A time to work and a time to play

Somehow I’ve ended up with major league flower gardens. I’m no horticulturalist, but I have learned that a good, thick layer of mulch helps keep the weeds down and the moisture in. So every spring we literally buy it by the truckload. It brightens the dreary landscape and I love the scent of fresh woodchips. However, standing in front of a mountain of mulch with my wheelbarrow and a shovel can be intimidating. Getting started is probably the worst part. Jack takes half of it to mound around the tree bases and I work the rest of it away a few hours at a time. It’s one of those relaxing jobs – the kind where your mind wanders freely and the old songs play unbidden in your head.

This year because of the weather, the task dragged out. Finally I needed just one more day at it. I could finish Mulch Mountain and get the lawn cut before it rained again. Then my daughter-in-law Willene invited us to go kayaking with her and the kids. Hmmm. Floating down a gentle river on a magnificent afternoon with my grandkids or sweating in the sun doing yard work. What to do?

I piled into the back seat of the truck with Daniel (age 9) and Cassy (5). We drove down country roads, a colourful collection of plastic boats sticking out over the tailgate behind us. Daniel couldn’t believe I had lived this long without ever being in a kayak. In the front seat Willene and Jack discussed the logistics of getting me into a kayak without dumping it.

“You’ll be fine, Mom,” Willene said. I wasn’t so sure.

I followed her and Daniel as best I could. Cassy, in her life jacket and pink hat, perched on the front of Jack’s kayak, dangling her legs into the water and chatting happily. After a few minutes I relaxed, feeling as if I had some control. That changed abruptly when we came to a shallow area and the current increased. The kayak spun around.

I sailed backwards past Daniel. “You okay, Nana?” he called.

“Never better,” I said, as my kayak came to a grinding halt on top of some rocks.

“Just push your way off,” he said, “And get back into the deeper part.”

Easier said than done.

The river carried us along under a dazzling blue sky. The lush greens of June cushioned the banks. We rounded a bend and passed huge sandy cliffs, riddled with holes made by hundreds of swallows. They swooped gracefully back and forth above us. We stopped for a snack on a rocky little island. When our adventure ended, James brought the truck to us and we returned to the farm for ice cream.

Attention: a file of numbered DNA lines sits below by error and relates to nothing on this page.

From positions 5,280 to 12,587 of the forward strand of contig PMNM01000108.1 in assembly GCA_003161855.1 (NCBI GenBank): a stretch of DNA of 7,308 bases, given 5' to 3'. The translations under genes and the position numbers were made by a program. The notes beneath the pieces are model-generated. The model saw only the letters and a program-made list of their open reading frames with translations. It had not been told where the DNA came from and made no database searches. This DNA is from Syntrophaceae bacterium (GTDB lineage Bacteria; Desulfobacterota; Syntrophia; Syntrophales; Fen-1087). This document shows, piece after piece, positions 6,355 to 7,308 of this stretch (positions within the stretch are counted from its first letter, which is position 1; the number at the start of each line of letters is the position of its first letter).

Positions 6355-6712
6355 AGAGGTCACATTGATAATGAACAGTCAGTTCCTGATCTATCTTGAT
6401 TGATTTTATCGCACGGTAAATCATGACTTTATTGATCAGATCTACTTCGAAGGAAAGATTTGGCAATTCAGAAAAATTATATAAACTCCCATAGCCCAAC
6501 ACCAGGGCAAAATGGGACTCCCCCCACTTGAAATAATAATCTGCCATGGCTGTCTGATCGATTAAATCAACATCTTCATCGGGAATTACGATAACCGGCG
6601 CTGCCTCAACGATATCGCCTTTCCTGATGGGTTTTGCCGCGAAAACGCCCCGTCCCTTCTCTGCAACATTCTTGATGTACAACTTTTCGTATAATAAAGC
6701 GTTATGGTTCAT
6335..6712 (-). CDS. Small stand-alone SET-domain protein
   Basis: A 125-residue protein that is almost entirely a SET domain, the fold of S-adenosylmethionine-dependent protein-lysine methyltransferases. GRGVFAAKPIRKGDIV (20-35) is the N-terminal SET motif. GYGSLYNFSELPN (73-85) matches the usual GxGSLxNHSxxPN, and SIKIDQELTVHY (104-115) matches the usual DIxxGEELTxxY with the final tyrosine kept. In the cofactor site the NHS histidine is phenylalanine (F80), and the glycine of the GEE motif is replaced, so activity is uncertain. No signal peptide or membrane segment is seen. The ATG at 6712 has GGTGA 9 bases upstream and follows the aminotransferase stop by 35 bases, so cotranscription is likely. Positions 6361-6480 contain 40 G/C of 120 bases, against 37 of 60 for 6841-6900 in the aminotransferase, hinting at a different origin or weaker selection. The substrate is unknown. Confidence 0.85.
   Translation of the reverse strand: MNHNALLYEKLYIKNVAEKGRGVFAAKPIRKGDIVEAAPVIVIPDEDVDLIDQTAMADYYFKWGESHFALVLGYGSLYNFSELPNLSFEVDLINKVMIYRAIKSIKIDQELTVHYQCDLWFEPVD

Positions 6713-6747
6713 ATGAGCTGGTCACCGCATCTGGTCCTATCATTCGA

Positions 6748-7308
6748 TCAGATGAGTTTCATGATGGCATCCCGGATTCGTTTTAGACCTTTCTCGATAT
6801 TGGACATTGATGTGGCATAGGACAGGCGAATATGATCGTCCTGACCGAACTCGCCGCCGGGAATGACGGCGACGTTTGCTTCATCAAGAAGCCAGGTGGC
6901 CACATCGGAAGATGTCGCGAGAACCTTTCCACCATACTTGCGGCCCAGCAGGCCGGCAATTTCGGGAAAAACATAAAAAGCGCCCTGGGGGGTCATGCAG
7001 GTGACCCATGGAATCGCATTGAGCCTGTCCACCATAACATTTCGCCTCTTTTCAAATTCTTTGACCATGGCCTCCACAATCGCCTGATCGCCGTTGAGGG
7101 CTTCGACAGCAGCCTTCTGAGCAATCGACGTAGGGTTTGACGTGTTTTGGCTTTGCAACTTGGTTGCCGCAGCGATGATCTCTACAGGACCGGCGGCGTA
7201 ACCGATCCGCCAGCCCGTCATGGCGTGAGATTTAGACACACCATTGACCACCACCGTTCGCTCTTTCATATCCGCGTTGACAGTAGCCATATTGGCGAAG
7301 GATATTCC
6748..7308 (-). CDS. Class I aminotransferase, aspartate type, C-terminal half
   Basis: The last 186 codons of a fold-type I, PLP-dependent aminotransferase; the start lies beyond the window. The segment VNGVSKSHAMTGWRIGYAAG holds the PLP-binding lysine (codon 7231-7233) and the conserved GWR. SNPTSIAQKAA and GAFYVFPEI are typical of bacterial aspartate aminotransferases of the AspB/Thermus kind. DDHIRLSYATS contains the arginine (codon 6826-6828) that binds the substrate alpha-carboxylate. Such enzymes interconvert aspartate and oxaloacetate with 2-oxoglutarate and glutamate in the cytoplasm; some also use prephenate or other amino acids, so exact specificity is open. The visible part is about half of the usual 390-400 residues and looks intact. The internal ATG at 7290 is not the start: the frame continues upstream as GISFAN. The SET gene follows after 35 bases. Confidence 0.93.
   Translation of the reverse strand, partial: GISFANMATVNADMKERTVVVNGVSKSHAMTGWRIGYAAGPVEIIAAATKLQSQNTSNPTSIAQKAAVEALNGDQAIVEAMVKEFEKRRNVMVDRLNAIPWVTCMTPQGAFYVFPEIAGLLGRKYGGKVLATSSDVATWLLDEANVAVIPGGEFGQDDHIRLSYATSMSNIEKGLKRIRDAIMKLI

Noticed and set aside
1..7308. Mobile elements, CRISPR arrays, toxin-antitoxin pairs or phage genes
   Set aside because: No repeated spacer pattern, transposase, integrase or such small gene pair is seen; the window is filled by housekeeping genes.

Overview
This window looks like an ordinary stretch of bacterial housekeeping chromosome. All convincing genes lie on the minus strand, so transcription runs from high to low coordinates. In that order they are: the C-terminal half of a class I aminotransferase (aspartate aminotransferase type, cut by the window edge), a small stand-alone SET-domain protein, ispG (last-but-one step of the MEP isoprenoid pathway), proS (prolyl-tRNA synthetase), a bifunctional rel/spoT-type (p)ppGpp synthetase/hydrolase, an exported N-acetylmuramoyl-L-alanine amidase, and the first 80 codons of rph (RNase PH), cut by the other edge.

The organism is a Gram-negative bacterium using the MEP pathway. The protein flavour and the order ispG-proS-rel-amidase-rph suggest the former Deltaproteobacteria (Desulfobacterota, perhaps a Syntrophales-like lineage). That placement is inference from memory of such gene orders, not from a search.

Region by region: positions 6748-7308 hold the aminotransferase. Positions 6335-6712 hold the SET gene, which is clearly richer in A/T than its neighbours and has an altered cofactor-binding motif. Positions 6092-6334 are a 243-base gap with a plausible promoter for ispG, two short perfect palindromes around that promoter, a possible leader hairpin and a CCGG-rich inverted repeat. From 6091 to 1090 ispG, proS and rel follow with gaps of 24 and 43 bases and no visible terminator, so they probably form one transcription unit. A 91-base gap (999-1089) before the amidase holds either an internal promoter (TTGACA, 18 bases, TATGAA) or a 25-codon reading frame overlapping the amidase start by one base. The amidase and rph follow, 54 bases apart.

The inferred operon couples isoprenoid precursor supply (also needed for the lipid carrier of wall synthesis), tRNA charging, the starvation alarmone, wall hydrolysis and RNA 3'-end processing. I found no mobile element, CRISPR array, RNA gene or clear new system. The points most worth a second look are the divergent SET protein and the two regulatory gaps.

I never did master controlling the kayak’s direction against the stream. But I became quite adept at wiggling (and grunting) my way off the rocks. Seems to me that’s an important skill too.

Testimony of creation
I finished mowing the lawn after dark that night. Mulching would wait until the following week. Later, I lay in bed and smiled at the memory of that perfect afternoon. Summer is a special gift from God. Sure, there’s pleasure in hard work and a job well done. There’s also much to be said for simply soaking in the beauty all around us – the testimony of creation as it echoes Eden in the warmth of the breeze, the glow of the sun, or the joy in a child’s face.

Here’s to summer and to the wisdom of knowing when to move mountains and when to go with the flow. 


  • Heidi VanderSlikke lives on a farm in Mapleton Township with her husband Jack. They share their home with a gigantic Golden Retriever named Norton, who thinks he's a lap dog. Heidi and Jack have three happily married children and seven delightful grandkids.

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